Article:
Reduce Peak Impact Force of Boat Propeller Guards
This Tech Brief explains a method that may reduce maximum impact force of some boat propeller guards striking people.
This method may also:
- Reduce injuries caused by striking some boat propeller guards at lower speeds.
- Allow some propeller guards to be operated at higher speeds while causing less severe injuries to people in the water.
Propeller Safety Tech Brief #1
Note this material is NOT professional advice.
It is meant to stimulate discussion & encourage further development
of this potential approach.
Brief Description of Method
This approach uses two-stage hydraulic tilt cylinders to reduce peak impact forces between boat propeller guards and people in the water.
An example of how an outboard motor trims, then can be tilted up for trailering.
Outboard motors with hydraulic tilt and trim (many outboards of forty horsepower or more) use a hydraulic cylinder to raise and lower the outboard.
The tilt up for trailering segment is also used when an outboard motor with power tilt & trim strikes a rock. The outboard motor strikes a large log, it tilts up while its energy is dissipated by relief valves in the tilt cylinder. Use of a two stage cylinder instead of a traditional tilt cylinder allows the outboard motor to flip up and over the object with minimal resistance. Then the two stage tilt cylinder begins to cushion the upward swing of the outboard. As a result there is a significantly softer impact with the log.
Objections to Propeller Guards Based on Blunt Trauma
Page 20 of the 1989 U.S. Coast Guard National Boating Safety Advisory Council (NBSAC) propeller guard subcommittee report states, “Proponents assert that propeller guard technology and/or availability meets the foregoing criteria and that guards should be mandated. The subcommittee does not agree and offers the following comments:”
- … “Masks with wide mesh or spaced bars and ring guards may prevent cuts from body contact with a propeller but substitute the potential of blunt trauma injury, which becomes increasingly significant at speeds over 10 mph, leading to an ascending serious risk of fatality as speeds increase.”
The boating industry has long stated blunt trauma is a major reason for limiting boat propeller guards to a certain maximum speed such as 2, 5, 10, or 15 miles per hour.
1989 U.S. Coast Guard National Boating Safety Advisory Council (NBSAC) Propeller Guard Subcommittee Report
Blunt trauma issues were not proven by the 1989 NBSAC report. However, it is apparent that being struck by a propeller guard at speed is bad. Even without a propeller guard, if a person strikes the the outboard motor and somehow avoids being struck by the propeller, they can still be seriously injured or killed at speed.
Underwater Head Impact Testing at SUNY in late 1990
Outboard Marine Corporation and Mercury Marine funded an investigation into a propeller guard striking heads underwater. They used:
- A specific propeller guard invented by Dick Snyder of Mercury Marine,
- a special water facility at State University of New York at Buffalo,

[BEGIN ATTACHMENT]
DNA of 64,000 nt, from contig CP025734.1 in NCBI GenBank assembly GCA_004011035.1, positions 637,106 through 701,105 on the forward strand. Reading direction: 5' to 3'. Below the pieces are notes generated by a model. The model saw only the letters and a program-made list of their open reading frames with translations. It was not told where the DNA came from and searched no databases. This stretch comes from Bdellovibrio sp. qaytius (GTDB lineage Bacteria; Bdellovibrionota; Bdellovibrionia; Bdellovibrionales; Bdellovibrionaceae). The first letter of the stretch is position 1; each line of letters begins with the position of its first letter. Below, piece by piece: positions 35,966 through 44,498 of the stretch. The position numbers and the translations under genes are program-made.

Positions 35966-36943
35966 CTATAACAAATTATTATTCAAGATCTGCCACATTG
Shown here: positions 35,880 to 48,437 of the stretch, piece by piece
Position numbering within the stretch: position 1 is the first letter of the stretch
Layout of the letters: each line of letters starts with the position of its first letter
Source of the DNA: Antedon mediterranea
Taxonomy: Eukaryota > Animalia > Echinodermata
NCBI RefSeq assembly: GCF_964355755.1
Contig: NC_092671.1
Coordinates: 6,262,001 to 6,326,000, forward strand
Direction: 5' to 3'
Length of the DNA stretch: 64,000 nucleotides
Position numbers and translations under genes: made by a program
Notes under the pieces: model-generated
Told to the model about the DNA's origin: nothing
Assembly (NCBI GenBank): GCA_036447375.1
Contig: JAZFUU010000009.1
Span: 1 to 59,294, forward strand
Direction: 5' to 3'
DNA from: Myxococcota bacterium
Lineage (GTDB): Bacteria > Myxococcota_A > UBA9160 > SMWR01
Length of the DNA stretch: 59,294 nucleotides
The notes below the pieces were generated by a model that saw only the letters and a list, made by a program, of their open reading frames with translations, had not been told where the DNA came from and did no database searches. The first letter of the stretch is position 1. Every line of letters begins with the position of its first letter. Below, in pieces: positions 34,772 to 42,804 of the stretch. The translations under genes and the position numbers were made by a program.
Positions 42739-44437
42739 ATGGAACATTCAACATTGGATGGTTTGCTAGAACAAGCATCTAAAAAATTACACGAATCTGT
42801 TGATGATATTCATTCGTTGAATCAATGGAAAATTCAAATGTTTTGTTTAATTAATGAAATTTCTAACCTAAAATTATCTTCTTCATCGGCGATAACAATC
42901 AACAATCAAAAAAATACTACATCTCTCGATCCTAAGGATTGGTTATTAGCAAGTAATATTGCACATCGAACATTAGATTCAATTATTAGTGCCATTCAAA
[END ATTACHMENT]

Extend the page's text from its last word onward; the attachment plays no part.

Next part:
- and a crash dummy to conduct the underwater tests.
Several impacts were conducted in the manner seen in the image below in late 1990.
Conclusions of the resulting technical paper, “Injury Analysis of Impacts Between A Cage-Type Propeller Guard and a Submerged Head” coauthored by the lead researcher Michael W. Scott, include:
“The results of this study support the argument of the NBSAC report that blunt trauma injuries may become significant at speeds greater than 10 mph.”
Note the statement above is not very definitive due to the use of phrases like “support the argument” and “may become significant”.
Comparison of the 1989 NBSAC Report and the Head Impact Report Regarding Propeller Guard Top Speeds
The 1989 NBSAC report Biomechanical considerations section on pages 17 and 18 of their report stated:
“It was repeatedly stated that a skull impact of 10 mph or more in the water would generally be fatal.”
However, they cite no individuals or references as supporting the statement above.
The 1989 NBSAC report also states:
“Even with an idealized cushioning material, not currently known to exist, head or body cavity strikes at speeds over 10mph could likely be fatal.”
Again, no individual or reference is cited regarding the statement above.
In addition the use of “could likely” is very indecisive.
Need for a Solution
The NBSAC and Head Impact studies are basically saying fatalities become a major problem in propeller guard head impacts at speeds above 10 miles per hour.
Define the Problem
Mitigate propeller strike injuries due to peak impact forces, including those at speeds greater than 10 mph.
There are obviously other concerns about specific propeller guards on specific boats as speeds increase including: boat handling issues, drag, fuel consumption, and emissions.
This Tech Report only focuses on reducing peak impact forces.
The Existing Log Strike System – Typical One Stage Tilt Cylinder
Tilt cylinders have long been around to protect the outboard motor. They can prevent outboard motors from breaking off when striking obstacles such as rocks or floating logs.